Thursday, June 7, 2018 - 12:15

Students Apply Biology Concepts to Address Food Insecurities

Biology class addresses food insecurityBY BRIANNA DIPANNI ’18

Students enrolled in the BIO160: Concepts in Biology class learned practical and valuable skills through a hands-on experience working with Community Harvest Project (CHP), a local nonprofit that grows and donates produce to those grappling with food insecurity. In addition to learning important topics in the classroom, such as basic cell biology, evolution, and metabolism, students also explored issues related to food production, sustainable practices, and basic human rights.

“This was an experiment that came more from my desire to provide a first-year class with a memorable experience together than to teach them biology,” said David Crowley, Ph.D., associate professor of biology. “I wanted the students to remember that biology is more than a list of concepts or terms. I think it is helpful to connect disciplinary content with the larger goal of having students become thoughtful citizens and people who serve others with compassion.”

Prof. Crowley decided to implement a community service component to his fall 2017 biology course because the opportunity not only aligned with his course goals – and the College’s mission – but enhanced the course by providing students an opportunity to create a memorable, shared learning experience through self-designed projects and a trip to CHP in neighboring Grafton.

“I think it is important that courses in all disciplines make connections to key social problems and how practitioners of that discipline can impact these problems for the good,” said Prof. Crowley.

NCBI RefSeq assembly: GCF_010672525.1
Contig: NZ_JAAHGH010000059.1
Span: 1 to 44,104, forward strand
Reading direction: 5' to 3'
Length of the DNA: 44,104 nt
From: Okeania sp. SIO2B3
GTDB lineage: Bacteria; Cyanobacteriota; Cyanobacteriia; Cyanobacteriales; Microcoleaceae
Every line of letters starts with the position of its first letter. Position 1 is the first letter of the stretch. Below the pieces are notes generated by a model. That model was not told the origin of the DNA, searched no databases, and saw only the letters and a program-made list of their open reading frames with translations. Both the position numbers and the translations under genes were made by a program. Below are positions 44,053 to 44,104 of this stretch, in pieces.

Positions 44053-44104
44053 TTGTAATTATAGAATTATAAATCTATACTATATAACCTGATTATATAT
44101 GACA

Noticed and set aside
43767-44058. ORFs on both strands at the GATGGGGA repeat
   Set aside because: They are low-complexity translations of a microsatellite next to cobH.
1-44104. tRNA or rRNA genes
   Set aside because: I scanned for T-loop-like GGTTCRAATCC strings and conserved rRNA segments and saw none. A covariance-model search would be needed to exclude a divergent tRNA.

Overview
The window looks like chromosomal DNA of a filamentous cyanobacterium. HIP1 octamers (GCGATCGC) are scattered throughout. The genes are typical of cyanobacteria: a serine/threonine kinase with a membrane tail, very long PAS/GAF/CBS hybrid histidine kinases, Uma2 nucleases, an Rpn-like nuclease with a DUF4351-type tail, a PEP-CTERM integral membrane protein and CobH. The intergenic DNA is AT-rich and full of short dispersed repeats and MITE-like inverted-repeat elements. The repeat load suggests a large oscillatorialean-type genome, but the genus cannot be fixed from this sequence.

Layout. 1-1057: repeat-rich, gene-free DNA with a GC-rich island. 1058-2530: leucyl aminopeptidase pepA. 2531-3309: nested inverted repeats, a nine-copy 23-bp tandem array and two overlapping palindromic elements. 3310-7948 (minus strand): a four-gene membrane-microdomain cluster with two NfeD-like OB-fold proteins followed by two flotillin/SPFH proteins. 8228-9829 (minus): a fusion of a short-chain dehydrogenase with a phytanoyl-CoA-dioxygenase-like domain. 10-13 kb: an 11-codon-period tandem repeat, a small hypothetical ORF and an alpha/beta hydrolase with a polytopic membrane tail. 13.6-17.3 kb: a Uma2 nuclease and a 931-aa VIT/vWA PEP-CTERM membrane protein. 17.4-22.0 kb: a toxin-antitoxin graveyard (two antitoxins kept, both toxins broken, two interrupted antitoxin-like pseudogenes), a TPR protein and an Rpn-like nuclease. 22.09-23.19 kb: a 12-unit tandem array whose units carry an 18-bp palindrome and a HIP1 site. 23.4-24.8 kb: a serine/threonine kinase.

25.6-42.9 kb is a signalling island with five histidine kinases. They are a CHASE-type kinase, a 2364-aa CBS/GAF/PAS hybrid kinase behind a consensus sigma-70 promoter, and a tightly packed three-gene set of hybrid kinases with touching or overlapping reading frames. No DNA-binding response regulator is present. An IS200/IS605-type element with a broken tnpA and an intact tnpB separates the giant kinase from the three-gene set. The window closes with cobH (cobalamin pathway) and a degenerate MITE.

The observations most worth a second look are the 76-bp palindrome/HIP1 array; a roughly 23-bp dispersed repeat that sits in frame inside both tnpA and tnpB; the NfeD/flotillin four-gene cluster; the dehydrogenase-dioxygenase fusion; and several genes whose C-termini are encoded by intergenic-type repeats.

During their time volunteering at CHP, students worked in the tomato fields, which this summer provided more than 50,000 pounds of tomatoes to hunger and relief organizations, and helped prepare the same fields for the next growing season. Students also worked on independent projects such as a public service announcement about food waste, and created flyers to increase awareness of hunger issues, food waste, and volunteer opportunities at CHP.

Gertrude Cox ’21, a psychology major from Wellfleet on the pre-med track, enjoyed the opportunity to meet a curriculum requirement while getting involved in the local community. “This course allowed me to expand my perception of biology outside of the classroom,” she said. “The content of BIO160 focuses on interpreting and analyzing data, and I was able to utilize those skills when completing my project on the effects of hunger on a child's education.” Cox added that as part of her project, she created a donation page to support the cause, sharing that this class gave her the courage to “step outside of my comfort zone.”

“These students are becoming ambassadors for health and hunger relief on their campus and within their network,” said Tori Buerschaper, education and volunteer coordinator at CHP, adding that these efforts will “increase student volunteerism, decrease waste, and make students more conscious of their own health and the impact their food choices make.”

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